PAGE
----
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NetVault Backup Plug-in for Oracle 11.3 - User Guide

Introducing Quest® NetVault® Backup Plug-in  for Oracle Defining a backup strategy Installing and removing the plug-in Configuring the plug-in Backing up data Using the Oracle® Flashback Database Restoring data
Restoring and recovering data: an overview Performing User Managed restores Using advanced User Managed restore procedures Performing RMAN restores Using RMAN types of recovery in a non-RAC environment Using advanced procedures with RMAN restores
Maintaining the Recovery Catalog Using the RMAN CLI Using the Plug-in with Oracle® RAC Using the Plug-in in a failover cluster environment Using the plug-in with Oracle® Data Guard Troubleshooting

Determining the Oracle SID and Home directory in a non-RAC environment

To identify the Oracle® system ID (SID) and home directory, use one of the following procedures, based on the OS running on the Oracle Database Server.

Windows

On Windows®, the SID and Oracle® Home can be determined from the Registry.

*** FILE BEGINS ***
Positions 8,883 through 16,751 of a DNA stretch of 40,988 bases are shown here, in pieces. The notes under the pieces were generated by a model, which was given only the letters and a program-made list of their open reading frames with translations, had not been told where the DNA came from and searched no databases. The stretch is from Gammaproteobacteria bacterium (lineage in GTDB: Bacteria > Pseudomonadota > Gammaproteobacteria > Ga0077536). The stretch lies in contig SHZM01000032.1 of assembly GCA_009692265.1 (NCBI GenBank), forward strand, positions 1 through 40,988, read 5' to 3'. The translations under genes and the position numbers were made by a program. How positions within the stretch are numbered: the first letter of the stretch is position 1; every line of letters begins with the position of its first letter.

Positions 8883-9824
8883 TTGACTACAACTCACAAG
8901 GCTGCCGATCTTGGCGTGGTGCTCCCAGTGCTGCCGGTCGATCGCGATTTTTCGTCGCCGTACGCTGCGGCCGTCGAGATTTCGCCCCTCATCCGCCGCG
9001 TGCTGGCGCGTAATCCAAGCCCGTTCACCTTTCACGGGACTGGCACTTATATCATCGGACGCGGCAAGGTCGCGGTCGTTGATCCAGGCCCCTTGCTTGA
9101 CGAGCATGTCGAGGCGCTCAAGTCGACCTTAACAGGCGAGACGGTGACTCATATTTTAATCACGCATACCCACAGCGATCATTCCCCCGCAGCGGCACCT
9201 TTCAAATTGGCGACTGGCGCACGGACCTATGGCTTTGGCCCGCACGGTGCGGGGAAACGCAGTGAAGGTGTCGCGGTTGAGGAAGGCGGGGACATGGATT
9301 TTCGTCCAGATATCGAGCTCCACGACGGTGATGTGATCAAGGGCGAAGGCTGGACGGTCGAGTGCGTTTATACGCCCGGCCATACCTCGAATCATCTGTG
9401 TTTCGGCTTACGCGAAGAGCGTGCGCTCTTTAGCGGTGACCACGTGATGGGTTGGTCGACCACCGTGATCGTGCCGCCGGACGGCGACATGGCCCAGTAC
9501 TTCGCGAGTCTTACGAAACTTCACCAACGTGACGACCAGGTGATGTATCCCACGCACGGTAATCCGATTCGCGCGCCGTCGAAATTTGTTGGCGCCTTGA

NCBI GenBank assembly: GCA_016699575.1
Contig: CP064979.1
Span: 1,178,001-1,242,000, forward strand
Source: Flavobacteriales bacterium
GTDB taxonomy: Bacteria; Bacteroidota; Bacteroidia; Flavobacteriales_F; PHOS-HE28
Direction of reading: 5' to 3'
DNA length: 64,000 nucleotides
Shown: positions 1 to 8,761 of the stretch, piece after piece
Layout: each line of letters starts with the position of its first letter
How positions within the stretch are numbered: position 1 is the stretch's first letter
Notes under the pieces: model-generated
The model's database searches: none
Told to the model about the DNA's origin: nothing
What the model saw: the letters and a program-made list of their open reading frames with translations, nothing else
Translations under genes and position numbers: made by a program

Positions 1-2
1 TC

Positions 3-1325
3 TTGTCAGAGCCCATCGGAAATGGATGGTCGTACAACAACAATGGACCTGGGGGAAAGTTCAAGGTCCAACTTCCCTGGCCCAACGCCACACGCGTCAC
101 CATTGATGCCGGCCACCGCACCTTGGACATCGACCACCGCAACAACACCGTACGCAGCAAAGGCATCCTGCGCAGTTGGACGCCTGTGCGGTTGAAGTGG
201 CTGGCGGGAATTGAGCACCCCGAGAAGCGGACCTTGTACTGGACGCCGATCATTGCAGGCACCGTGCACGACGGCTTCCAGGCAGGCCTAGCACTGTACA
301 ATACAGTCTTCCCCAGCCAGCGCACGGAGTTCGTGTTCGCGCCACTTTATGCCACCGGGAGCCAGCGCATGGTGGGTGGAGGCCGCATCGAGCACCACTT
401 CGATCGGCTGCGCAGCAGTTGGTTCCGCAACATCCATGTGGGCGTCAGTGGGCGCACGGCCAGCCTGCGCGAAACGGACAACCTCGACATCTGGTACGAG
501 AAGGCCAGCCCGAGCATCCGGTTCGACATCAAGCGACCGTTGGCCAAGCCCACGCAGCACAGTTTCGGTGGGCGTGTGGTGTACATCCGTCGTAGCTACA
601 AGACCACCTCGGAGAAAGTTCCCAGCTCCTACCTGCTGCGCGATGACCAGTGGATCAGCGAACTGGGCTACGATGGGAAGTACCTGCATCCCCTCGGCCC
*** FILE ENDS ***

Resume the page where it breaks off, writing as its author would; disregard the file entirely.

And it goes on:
1
Start the Registry Editor on the Oracle Database Server.
a
On the taskbar, click Start, and then click Run.
b
On the Run dialog box, type regedit, and then click OK.
Various directories are displayed. Each folder prefaced with “KEY_” represents an installation of Oracle on the target machine, if multiple installations of Oracle exist on the machine.
3
Open the folder entitled “KEY_<Oracle_Home>” that represents the target installation of Oracle to list the registry items in the frame on the right.
4
In the Name column, locate the following items, and make note of the associated entry in the Data column:

Linux and UNIX

On Linux® and UNIX®, you can use the “oratab” file to identify the SID and Oracle® Home.

1
Open the “oratab” file by issuing the following command in a terminal window:
2
In the “oratab” file, note the application information.
<ORACLE_SID>:<ORACLE_HOME>:<Additional Information>
For example, if “oratab” contains the following:
“PROD” is the ORACLE_SID

Creating the RMAN repository

As discussed in Choosing the location for the RMAN repository, for an RMAN backup strategy you must first choose a location for the RMAN repository. By default, this repository is maintained in the Control File. However, for larger or more mission-critical databases, create a Recovery Catalog database that can store a much longer history than the Control File.

Creating a Recovery Catalog is a three-step process: configure the database that will contain the Recovery Catalog, create the Recovery Catalog owner, and then create the Recovery Catalog itself.

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